Countries with persistent identity-based divisions (e.g. ethnic divides) need political systems that provide for the inclusion of all groups. We are interested in inclusive regimes in non-democratic countries with identity-based divisions, termed Consociational Oligarchies. Consociational Democracies are political regimes that accommodate the elites of different groups. The claim that consociationalism leads to democratisation and resolves conflicts in divided places is widely accepted.
However, although the concept of consociationalism has been associated with democracy, conceptually, consociationalism builds on several illiberal, anti-democratic features, which make it very compatible with non-democratic rule. Empirically, political institutions inspired by the consociational model (also termed ‘power-sharing model’) have become the dominant paradigm of peacebuilding. As non-democratic regimes tend to be ethnically more diverse than democracies, and engage more often in civil wars, the consociational model has spread to authoritarian regimes.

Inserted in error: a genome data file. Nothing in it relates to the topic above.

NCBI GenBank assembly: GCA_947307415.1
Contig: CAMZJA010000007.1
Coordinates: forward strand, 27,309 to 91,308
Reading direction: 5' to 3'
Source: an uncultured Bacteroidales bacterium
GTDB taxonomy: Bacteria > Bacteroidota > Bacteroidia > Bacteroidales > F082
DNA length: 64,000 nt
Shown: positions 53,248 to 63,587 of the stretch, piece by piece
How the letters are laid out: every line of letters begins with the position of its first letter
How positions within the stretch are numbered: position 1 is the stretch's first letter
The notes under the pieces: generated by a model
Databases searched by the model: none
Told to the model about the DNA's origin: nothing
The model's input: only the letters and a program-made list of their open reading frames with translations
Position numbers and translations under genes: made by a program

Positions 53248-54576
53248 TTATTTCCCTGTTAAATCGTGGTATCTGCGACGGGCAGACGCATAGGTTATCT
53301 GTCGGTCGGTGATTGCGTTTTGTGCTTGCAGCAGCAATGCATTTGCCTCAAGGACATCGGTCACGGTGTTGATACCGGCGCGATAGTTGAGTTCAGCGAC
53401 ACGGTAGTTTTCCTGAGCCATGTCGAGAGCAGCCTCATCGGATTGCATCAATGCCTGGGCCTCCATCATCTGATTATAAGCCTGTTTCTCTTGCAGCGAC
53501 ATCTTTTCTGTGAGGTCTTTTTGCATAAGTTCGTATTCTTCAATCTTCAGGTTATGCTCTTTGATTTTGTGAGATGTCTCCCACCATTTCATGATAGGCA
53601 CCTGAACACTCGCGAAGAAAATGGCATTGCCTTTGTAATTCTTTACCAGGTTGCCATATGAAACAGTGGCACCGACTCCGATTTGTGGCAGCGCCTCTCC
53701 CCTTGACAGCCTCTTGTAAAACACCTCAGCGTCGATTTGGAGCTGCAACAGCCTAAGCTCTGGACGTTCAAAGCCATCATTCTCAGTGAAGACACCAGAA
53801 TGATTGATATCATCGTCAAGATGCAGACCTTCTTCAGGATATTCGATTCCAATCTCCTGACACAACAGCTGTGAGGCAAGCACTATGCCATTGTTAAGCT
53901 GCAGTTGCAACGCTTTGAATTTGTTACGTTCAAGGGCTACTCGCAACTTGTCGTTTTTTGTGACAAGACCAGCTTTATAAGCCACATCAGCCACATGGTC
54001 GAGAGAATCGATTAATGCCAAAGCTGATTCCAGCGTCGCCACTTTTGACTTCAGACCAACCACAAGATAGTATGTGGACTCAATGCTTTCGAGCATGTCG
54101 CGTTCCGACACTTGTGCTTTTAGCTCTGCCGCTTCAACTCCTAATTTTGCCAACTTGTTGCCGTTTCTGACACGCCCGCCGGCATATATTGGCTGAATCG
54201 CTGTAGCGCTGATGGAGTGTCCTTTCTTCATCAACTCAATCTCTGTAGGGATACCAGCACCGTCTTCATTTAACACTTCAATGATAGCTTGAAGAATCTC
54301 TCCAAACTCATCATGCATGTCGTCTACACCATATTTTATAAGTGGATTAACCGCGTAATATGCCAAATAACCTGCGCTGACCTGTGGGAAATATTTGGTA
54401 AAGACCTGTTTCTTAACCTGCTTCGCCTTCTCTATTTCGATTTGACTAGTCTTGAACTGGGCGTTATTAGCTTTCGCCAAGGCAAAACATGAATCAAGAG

This paper challenges the widely assumed connection of consociationalism and democracy. It proposes the concept labelled ‘Consociational Oligarchies’ as a (semi-)authoritarian regime type, based on the accommodation amongst political elites of different identity-based groups. It argues that a lack of democracy and electoral competition facilitates elite cooperation in divided countries. Theoretically, it argues that democracy and consociations are two independent concepts, which are not linked to each other through necessary or sufficient conditions. And it shows how consociations can be built on authoritarian institutions.
Empirically, it maps Consociational Democracies and Consociational Oligarchies, building on a new global dataset on de-facto political institutions in multi-ethnic countries worldwide, over the period 1990-2014.